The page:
What color is your pee?!? The reason we ask is because one of the best ways to determine your hydration status is to look at your urine color.
Here’s a color guide:
?100 percent transparent (clear): Most likely over hydrated
?Lemonade to light beer: Solidly hydrated
?Concentrated amber to copper: Probably time to drink some water
?Light roast coffee to burnt orange: Likely severely dehydrated.
?Wine red to pink: Did you just eat beets? OK if so
WHY DRINK WATER?
Water has so many important roles in the body. It provides a medium for our cells to carry out the necessary functions such as nutrient metabolism or other enzymatic reactions. For one, it helps to maintain a healthy body temperature. It also lubricates and cushions joints, protects your tissues and spine, and helps to rid toxins through urine, sweat, and other bodily functions. It filters through the kidneys, respiratory system, and digestive system to eliminate waste and ensure proper digestion. Drinking enough water can even ease constipation and prevent kidney stones. It can help you to feel satiated after a meal, keep you alert throughout the day, and keep you hydrated during physical activity.
Now, we know you probably already knew a lot of this. So what’s holding you back? Many clients we work with struggle to meet the recommended amount of water for their needs for a wide variety of reasons. We’re here to offer some of our most effective hydration tips that have worked in our personal lives and been helpful for our clients.
HOW MUCH WATER SHOULD YOU DRINK?
Before you can make sure you’re well hydrated, you should probably know how much water you need. A general recommendation is typically 8, 8 oz. glasses of water per day, which is about 64 oz. in total. Though 64 oz. a day is a good recommendation for how much water to drink, it is not a specific guideline for everyone. Some people may need more or less water for different reasons.
One of the most obvious needs for additional water is for those who exercise. Any time you work up a sweat, you should make sure you drink enough water to account for fluid losses. Hot or humid environments also increase fluid loss, so make sure to stay hydrated in those conditions. If you are sick and experience vomiting, diarrhea, or fever, make sure to drink extra water to recover from the fluid loss that these symptoms/conditions bring. Fluid needs also increase during pregnancy or for women who are breastfeeding. If you would like to know what your exact needs are, try this fluid needs calculator or discuss your fluid requirements with your physician or Registered Dietitian.
WHAT ARE SOME TIPS FOR DRINKING MORE WATER?
We thought you’d never ask. Here are our ten tips to getting more water in throughout the day:
- Invest in a water reusable water bottle that you love.
- Carry a water bottle with you everywhere! To the store, to school, to work. Buy one that’s easy to carry around.
- Naturally flavor your water to give it some spunk like our Herb Infused H20 recipe or our Naturally Flavored Water, 3 Ways. You can also try unsweetened herbal tea!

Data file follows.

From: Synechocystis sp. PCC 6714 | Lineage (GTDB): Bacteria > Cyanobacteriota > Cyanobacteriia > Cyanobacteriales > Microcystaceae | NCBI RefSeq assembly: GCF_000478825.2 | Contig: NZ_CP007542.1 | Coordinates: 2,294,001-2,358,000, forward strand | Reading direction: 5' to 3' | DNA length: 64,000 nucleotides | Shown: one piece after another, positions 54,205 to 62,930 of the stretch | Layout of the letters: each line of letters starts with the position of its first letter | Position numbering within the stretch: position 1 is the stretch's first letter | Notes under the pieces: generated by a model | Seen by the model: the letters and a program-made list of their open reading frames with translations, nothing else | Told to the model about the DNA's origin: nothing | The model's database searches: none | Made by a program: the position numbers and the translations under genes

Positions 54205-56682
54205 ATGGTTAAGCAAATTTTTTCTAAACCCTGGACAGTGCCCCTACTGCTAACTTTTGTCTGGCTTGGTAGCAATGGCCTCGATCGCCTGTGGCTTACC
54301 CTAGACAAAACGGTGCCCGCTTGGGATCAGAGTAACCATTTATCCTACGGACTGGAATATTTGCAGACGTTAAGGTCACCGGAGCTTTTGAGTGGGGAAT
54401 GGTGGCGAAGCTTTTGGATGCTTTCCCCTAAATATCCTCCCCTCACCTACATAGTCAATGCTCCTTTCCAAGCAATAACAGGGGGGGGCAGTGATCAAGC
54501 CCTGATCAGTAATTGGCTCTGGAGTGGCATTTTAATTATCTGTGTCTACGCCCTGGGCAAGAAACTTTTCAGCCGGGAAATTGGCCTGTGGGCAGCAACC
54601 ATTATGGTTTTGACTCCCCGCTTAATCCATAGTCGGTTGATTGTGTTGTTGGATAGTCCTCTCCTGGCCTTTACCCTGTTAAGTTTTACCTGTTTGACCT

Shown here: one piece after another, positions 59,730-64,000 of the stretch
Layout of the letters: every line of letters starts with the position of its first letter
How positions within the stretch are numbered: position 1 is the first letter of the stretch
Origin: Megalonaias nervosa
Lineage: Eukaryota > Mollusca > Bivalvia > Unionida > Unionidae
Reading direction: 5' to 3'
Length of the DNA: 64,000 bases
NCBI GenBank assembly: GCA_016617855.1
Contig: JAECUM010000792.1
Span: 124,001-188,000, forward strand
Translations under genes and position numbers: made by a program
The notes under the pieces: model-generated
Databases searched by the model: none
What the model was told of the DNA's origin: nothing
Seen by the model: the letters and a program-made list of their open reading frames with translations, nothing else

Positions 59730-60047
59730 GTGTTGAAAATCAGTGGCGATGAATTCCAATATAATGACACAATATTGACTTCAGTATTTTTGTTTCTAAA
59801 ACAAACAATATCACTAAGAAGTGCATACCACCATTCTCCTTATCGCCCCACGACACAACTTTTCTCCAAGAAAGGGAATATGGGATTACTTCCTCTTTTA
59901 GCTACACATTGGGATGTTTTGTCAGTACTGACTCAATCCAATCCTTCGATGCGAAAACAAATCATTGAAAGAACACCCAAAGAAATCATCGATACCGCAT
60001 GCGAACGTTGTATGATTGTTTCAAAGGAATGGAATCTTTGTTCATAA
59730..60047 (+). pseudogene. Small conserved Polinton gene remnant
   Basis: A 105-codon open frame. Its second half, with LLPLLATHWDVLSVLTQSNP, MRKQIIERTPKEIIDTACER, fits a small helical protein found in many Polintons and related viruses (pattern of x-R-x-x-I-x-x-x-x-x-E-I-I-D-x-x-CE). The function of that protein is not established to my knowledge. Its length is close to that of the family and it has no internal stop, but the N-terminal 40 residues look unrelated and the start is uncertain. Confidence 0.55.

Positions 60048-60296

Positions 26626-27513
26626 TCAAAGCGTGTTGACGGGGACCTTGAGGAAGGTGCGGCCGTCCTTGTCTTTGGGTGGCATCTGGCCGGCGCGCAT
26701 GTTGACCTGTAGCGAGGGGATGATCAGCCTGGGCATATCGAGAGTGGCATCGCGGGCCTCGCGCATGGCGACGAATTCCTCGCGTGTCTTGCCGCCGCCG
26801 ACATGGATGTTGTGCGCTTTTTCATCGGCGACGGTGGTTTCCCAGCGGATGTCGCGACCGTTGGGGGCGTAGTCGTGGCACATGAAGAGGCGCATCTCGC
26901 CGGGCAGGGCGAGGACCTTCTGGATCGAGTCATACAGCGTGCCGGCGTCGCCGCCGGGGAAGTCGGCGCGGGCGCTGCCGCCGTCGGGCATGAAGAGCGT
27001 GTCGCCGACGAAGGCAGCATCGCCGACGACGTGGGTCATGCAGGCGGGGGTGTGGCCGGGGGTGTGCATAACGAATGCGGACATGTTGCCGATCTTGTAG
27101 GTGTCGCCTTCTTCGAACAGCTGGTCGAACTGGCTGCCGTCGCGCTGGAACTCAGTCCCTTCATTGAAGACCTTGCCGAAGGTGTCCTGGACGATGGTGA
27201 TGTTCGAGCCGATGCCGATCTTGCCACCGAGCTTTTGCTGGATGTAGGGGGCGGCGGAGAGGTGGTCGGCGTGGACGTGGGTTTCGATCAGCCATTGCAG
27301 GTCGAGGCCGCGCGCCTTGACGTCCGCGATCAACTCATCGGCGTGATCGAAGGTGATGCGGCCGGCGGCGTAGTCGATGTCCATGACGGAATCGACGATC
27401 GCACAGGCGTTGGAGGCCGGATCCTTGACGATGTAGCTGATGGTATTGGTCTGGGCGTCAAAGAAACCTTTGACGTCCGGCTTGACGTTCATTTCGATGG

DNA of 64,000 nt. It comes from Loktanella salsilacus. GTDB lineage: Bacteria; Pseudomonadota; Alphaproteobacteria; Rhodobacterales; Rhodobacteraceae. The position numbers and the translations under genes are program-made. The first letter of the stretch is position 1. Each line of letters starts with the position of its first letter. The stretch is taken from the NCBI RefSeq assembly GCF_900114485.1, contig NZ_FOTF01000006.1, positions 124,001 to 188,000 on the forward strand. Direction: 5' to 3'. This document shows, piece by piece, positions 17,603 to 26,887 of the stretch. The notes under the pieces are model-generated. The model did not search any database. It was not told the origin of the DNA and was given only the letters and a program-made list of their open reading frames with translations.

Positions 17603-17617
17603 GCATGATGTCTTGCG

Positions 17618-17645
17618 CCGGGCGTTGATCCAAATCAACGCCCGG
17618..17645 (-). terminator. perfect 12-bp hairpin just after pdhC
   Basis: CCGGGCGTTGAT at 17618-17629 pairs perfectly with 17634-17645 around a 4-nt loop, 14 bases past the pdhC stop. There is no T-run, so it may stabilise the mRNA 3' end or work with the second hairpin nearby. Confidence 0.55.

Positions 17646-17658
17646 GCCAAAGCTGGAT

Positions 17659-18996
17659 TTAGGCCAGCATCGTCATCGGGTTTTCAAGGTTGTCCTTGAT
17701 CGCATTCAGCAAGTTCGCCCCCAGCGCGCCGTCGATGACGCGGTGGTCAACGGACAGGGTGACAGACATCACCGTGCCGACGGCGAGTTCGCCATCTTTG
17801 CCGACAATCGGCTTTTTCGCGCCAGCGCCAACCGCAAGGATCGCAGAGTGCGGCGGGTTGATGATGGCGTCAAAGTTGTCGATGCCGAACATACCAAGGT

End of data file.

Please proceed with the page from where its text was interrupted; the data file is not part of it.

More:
- Keep a fresh pitcher of water ready in the refrigerator so you have some nice, cold water ready to go.
- Switch out that soda with sparkling water.
- Set an alarm on your phone every so often to remind you to sip.
- Start each morning with one cup of water. Then have one cup before and after each meal (7 cups down, 1 to go!)
- Try downloading an app to track your daily water intake like Daily Water Free.
- Place cups of water around the house as a reminder. Have a cup of water in the living room, kitchen, bedroom (I even have one in my bathroom!)
- Eat foods that have a high water content to contribute to your overall hydration like cucumber, watermelon, zucchini, or grapefruit.
A good test to know if you are hydrated enough may be the color of your urine. If your urine is light yellow or colorless, you are likely getting plenty of water. However, if you find that your urine is a dark yellow, you may need to fill that cup back up.
Any new ideas for hydration jumping out at you? Try one out today and tell us about it. Also share any other creative ideas that work for you in the comments below!
Water is our friend … usually. My husband actually ended up in the ER a few years ago, because he was drinking too much! His electrolytes were all out of whack and he had essentially flushed his body of potassium and sodium, a condition called hyponatremia, which can be fatal. I urge everyone to check with a doctor before adding MORE water unless you’re just subbing out other fluids that your body is already used to (e.g. soda, juice, etc.).
Oh no! How much water was he drinking? We find that the urine test is the easiest way to test for hydration
Curious what you think of this article as nutritionists – https://www.mensjournal.com/health-fitness/you-re-probably-drinking-too-much-water-20151103/
Tried to find a similar article I read recently that said if your urine is clear, it’s a sign of over-hydration – which did happen to me when I started carrying a travel mug around and drinking 6 cups of water a day earlier this year. Back to drinking when I’m thirsty, no more no less, and feeling much better.
Hey! Link doesn’t work. In the article, we mentioned that if the urine is light yellow or clear, you’re likely getting good hydration. However, if you’re only peeing clear fluid and you’re not feeling so hot, then yes- you may be over hydrating. 6 cups isn’t considered that much water, but maybe you were also getting lots of hydration through fruits, vegetables, or other fluids. Thanks for stopping by!